Imagine a tube, 20 feet in diameter (the size of a house) filled with seawater, floating in the sea. Now imagine another tube inside that tube, maybe 5-10 feet in diameter, filled with air. So the air-filled tube floats above the water, like a beach ball. But the air-filled tube can’t go anywhere, because it’s inside the water-filled tube.
Imagine that these tubes extend tens of miles, parallel to the shore, but several miles out to sea. When the hurricane comes from way out at sea towards the shore, the water stacks up behind the air-filled tubes. Some flows over it, but not much. The air-filled tubes get pushed towards shore, but because they’re inside the water-filled tubes, the tubes move very slowly (say 1 mile per hour). In contrast, the hurricane is moving towards shore more rapidly, say 10 miles per hour. So eventually, the eye of the hurricane passes over the tubes. As long as this happens before the tubes get pushes completely to shore, the water behind the tubes just flows back out to sea, and the storm surge is minimal.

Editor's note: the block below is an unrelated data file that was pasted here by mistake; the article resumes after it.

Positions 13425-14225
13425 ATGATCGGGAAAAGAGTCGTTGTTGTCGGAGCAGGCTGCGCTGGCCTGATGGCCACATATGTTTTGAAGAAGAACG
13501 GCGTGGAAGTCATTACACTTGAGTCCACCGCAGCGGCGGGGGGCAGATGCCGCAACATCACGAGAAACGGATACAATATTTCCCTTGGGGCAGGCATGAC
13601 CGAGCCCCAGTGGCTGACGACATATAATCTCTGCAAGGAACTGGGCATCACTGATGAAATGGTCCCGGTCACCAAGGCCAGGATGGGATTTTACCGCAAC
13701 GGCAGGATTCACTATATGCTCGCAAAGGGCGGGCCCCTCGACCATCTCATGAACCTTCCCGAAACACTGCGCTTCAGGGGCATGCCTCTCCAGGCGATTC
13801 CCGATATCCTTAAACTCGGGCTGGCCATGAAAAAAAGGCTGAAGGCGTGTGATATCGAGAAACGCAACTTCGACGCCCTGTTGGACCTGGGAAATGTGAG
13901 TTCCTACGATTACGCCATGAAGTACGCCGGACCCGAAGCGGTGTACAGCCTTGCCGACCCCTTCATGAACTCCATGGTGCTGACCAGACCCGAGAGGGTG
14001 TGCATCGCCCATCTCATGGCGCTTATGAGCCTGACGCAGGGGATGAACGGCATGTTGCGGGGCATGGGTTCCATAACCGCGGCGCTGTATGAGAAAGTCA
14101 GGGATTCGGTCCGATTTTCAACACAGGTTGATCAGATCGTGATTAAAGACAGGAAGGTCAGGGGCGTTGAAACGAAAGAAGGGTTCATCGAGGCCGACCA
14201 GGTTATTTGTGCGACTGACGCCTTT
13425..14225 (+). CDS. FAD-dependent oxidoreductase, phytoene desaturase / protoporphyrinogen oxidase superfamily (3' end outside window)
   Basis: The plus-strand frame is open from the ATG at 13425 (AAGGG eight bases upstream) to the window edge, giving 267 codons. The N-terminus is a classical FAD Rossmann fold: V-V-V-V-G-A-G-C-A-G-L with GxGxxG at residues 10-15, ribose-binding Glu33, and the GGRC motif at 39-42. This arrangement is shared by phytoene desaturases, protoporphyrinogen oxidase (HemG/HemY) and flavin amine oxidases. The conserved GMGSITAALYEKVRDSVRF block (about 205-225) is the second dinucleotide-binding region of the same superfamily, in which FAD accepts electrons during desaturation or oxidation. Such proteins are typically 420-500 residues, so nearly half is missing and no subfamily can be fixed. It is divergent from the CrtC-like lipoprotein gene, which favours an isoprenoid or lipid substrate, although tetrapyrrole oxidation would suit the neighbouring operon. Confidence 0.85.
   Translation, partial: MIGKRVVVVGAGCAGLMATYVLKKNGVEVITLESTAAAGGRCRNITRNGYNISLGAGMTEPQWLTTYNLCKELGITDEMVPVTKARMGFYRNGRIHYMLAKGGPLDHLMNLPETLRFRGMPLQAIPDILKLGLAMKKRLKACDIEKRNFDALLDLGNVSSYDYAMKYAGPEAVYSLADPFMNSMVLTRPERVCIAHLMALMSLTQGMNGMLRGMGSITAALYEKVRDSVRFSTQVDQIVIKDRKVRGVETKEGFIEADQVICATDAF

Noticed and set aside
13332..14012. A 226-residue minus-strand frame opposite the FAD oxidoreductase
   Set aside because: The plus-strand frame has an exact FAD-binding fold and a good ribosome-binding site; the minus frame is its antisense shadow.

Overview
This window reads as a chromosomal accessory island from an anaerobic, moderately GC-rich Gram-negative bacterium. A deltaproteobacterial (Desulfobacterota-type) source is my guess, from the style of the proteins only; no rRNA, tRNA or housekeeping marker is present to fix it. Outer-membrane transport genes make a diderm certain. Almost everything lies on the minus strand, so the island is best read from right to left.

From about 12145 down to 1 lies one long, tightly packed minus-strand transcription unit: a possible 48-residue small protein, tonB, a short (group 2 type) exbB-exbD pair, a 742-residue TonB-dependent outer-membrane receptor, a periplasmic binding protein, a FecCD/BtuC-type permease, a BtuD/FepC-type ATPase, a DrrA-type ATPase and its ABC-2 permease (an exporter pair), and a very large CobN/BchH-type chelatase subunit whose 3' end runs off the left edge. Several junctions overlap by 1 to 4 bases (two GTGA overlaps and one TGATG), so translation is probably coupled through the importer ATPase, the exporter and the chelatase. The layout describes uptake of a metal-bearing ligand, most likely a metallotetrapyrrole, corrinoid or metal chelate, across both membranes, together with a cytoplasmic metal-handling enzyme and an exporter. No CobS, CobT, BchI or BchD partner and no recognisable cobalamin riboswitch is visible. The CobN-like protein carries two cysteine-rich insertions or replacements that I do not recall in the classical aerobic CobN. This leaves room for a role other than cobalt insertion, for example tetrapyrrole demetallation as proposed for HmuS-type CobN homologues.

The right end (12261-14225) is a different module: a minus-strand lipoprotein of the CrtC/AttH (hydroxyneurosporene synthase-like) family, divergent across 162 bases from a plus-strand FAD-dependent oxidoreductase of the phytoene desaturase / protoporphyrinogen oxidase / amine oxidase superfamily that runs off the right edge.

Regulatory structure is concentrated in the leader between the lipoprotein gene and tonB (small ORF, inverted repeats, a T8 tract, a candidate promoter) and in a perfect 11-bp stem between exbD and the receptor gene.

The air-filled tube would be filled with a giant compressor/fan. The water-filled tube would get filled by dragging the tube behind a ship, like a fishing net. The most important aspect of the design is that it's portable, and can be deployed essentially anywhere with a couple days' notice.